Me, the Veteran's Administration, Cancer and You

By Steve Crabtree

I damaged my spine at Fort Bragg back in 1968 on my "cherry blast." I never really thought much about it as the pain subsided and I was able to resume a normal life, that is, if one considers a tour in Vietnam with a LRRP/Ranger Unit a normal life. Any way, I was discharged in 1970 and went on my own way.

Through out the next thirty years I continued to have back problems that I combated with pain pills, anti-inflammatories and alcohol. I had thought of going to the Veteran's Administration for help but decided against it due to the horror stories I heard from other Vets as to how they had been treated both as patients and as people.

I started having sporadic abdominal pains late in 1998 that became more intense and more painful as time wore on. In January of 2000, after having just about every medical exam known to man, I had a Colonoscapy performed which discovered a three quarter-inch long cancerous polyp in my large intestine. I went into surgery on the 27th and spent threee of the next five weeks in the hospital. The "three quarter-inch ling cancerous polyp" had grown through the wall of my colon and turned out to be the size of my doctor's fist. After I got out of the hospital, I was really mad as many of my fellow Vets either had died from cancer or many were being diagnosed with exactly the same disease as me.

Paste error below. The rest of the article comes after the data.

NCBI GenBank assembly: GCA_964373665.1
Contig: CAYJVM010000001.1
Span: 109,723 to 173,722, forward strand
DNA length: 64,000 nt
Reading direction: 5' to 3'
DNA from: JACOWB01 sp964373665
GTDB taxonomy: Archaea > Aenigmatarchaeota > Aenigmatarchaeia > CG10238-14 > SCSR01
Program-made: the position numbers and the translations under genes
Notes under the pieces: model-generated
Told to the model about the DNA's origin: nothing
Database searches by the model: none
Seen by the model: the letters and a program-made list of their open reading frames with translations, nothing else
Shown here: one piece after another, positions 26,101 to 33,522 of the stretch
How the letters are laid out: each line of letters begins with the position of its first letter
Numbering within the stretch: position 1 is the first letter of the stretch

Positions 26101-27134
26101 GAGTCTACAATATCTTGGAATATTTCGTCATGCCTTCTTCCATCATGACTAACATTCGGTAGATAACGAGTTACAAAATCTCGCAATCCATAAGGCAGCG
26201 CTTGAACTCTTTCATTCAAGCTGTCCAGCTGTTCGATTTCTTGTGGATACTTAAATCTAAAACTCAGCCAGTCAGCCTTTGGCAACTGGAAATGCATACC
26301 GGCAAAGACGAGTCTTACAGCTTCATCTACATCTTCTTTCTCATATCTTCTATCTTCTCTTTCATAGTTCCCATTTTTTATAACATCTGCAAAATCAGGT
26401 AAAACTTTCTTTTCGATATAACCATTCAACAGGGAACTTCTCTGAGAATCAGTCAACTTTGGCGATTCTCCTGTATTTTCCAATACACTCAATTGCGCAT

I thought it more than just coincidence that we all served in Vietnam within a five year period, we all had been exposed to Agent Orange and that we all were coming down with various forms of cancer at about the same time. Knowing that I had a long, long recovery ahead and plenty of time on my hands, I decided to apply for Veteran's Administration (VA) Benefits.

My first contact with the VA was a simple phone call. I was told that the appropriate forms would be sent to me, to fill them out and start gathering supporting evidence. I started making phone calls to my friends and doctors to support my claims. I was told by one good friend to use the "shotgun effect" when filing a claim with the VA; that is claim everything you can possibly think of and hope for the best. I  filed for PTSD, Vivax Malaria, Agent Orange related Cancer, Hearing loss and Spondylolisthesis (bad back) with no supporting evidence what so ever.

I received a form letter thanking me for applying for VA benefits and informing me that claims like this usually take 12 - 18 months to complete. About a month later I received another letter explaining the process and instructing me to again collect all supporting evidence and to forward it to the VA. By that time I had collected enough letters of support that I felt comfortable with my claim. I sent them in.

Months went by, I heard nothing. Sometime around June I received instructions to report to the Phoenix VA Hospital for evaluation in August. I reported as ordered, had X-rays taken, hearing tests, a physical and an evaluation. About a month later I received another form letter informing that my case was under evaluation and that I should expect an answer in 6 - 8 months. I received another form letter in January telling me that I had the lowest priority and that if I had a Purple Heart that my priority would be raised.